And everyone at the table is most certainly not missing out. Ideas sparked like firecrackers, with everyone speaking so excitedly over one another that it was difficult to hear. What incredible stories they all had to share. As Remi wisely said at one moment "We are living in your shadow, the spirit of the Postwar." And it is true. Remi and I have had our fair share of adventure but these people have lead such Technicolor lives, so much fuller than what most folks even dream of today. And why is that? True, I do not wish the experience of war on anyone, but that same soldier was also capable of taking a cab uptown to his sweetheart after their first date and proposing to her. What have we been dulled by? Remi and I were quiet in the car coming back, thinking about the experience and how fortunate we were to have been invited. It also made us realize that if they had remained so young in spirit it was because they were still so interested in life and beyond that, to have émerveillement, the wonder of a child. What a fine lesson that is for all of us as we age.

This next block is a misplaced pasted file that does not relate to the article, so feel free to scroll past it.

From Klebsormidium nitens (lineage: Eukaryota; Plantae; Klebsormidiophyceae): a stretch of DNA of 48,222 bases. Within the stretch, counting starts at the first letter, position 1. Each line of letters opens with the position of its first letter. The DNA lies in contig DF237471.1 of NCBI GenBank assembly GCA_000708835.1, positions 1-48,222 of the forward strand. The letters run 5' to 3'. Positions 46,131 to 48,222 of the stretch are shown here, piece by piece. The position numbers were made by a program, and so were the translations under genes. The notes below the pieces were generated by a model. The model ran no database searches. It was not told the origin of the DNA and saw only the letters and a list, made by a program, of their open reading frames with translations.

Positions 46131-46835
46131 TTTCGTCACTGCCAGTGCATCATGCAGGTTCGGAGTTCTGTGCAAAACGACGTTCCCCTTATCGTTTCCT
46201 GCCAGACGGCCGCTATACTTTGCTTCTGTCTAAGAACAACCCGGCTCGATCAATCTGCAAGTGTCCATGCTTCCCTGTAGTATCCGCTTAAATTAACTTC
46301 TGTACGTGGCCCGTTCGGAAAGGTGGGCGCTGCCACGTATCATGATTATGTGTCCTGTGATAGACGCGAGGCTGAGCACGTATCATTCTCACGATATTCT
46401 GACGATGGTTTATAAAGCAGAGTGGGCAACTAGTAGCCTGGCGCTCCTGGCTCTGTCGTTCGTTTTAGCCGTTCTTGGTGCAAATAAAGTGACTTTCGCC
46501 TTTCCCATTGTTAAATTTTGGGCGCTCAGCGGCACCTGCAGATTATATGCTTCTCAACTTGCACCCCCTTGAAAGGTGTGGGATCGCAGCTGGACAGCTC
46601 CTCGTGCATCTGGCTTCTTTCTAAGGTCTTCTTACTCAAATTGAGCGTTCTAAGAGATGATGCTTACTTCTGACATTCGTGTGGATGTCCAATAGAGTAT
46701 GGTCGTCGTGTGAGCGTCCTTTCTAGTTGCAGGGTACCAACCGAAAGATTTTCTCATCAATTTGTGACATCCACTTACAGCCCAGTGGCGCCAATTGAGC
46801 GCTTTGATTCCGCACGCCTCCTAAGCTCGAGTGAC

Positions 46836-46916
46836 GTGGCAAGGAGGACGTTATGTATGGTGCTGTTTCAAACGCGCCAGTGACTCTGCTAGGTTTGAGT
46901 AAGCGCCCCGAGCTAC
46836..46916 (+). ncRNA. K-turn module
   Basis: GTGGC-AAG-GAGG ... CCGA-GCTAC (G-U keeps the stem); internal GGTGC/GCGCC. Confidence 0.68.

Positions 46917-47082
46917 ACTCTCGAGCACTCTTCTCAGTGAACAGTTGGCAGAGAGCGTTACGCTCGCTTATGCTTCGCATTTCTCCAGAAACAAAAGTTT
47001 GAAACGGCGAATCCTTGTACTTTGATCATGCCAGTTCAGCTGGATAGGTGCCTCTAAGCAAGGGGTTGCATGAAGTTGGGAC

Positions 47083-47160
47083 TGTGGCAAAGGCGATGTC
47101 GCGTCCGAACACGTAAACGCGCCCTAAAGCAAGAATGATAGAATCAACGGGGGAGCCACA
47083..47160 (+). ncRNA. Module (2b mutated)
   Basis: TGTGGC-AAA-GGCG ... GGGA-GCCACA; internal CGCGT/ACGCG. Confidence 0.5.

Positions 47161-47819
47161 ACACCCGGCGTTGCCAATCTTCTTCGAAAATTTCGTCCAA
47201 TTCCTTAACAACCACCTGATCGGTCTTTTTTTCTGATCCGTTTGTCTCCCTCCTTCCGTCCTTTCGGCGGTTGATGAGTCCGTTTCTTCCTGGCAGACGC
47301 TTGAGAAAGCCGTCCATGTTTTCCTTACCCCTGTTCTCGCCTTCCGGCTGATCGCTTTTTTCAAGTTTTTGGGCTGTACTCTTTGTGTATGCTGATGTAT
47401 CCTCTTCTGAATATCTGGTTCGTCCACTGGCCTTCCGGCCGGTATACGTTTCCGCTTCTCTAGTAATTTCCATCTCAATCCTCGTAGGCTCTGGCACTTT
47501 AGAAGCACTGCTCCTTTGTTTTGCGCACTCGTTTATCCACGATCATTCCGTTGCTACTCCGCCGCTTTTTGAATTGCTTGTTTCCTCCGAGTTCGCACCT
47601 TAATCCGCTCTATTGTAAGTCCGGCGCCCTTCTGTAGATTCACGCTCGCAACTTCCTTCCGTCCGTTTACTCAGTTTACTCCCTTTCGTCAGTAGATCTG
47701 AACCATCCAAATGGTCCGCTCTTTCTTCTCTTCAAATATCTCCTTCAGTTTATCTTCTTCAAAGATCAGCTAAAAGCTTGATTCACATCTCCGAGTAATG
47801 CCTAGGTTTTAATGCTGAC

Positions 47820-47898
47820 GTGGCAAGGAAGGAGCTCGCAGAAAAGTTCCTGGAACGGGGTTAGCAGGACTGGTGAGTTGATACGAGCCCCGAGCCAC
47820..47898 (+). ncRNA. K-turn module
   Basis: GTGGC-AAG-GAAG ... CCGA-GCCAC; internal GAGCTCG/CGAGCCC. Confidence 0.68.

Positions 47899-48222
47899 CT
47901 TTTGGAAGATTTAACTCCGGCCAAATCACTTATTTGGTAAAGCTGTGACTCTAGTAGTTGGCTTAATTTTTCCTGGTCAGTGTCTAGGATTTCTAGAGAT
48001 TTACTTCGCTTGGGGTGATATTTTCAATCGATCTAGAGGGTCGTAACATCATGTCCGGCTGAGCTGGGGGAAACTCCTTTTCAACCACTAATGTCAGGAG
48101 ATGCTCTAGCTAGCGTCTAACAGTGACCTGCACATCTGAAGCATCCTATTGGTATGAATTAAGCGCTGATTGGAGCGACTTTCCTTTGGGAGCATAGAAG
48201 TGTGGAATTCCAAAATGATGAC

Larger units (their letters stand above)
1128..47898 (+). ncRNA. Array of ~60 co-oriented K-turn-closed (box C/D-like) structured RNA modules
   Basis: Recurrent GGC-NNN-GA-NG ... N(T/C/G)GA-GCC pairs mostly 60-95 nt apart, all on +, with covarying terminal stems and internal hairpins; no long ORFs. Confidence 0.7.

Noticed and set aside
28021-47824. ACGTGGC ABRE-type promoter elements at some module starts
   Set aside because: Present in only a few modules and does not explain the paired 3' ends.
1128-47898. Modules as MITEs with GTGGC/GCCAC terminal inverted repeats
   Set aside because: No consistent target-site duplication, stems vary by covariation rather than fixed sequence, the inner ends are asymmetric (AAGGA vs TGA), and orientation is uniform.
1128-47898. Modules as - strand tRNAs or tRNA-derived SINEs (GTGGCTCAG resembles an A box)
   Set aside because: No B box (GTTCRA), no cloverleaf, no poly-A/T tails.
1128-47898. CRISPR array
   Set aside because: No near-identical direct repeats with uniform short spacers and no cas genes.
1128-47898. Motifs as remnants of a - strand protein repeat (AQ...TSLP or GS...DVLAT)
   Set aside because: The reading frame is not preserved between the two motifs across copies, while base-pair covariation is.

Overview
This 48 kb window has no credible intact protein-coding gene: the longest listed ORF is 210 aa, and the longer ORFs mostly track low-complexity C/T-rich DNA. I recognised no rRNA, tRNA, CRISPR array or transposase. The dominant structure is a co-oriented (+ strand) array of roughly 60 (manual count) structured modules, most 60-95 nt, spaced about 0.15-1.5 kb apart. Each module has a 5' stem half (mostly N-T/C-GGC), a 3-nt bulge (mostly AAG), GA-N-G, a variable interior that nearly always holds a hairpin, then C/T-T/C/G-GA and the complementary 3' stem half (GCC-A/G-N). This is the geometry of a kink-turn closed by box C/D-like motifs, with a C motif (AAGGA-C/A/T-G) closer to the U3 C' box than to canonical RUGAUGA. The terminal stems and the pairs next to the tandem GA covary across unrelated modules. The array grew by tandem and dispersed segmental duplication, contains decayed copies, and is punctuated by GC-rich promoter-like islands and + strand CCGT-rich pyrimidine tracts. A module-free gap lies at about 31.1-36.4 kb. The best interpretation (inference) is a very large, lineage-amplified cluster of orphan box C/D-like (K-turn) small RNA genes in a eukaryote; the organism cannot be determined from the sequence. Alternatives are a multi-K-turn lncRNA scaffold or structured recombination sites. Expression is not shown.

12 comments:

  1. Hello Heather:
    What a most interesting gathering. It is at such moments that one almost has the feeling of being part of an historic occasion. A special day on which the most remarkable, and yet, perhaps on the face of it unremarkable, guests combine to make a most memorable event.

    We totally concur with the view that it is by showing an interest in all that is new as well as holding on to special memories of the past that keeps one vital and alive.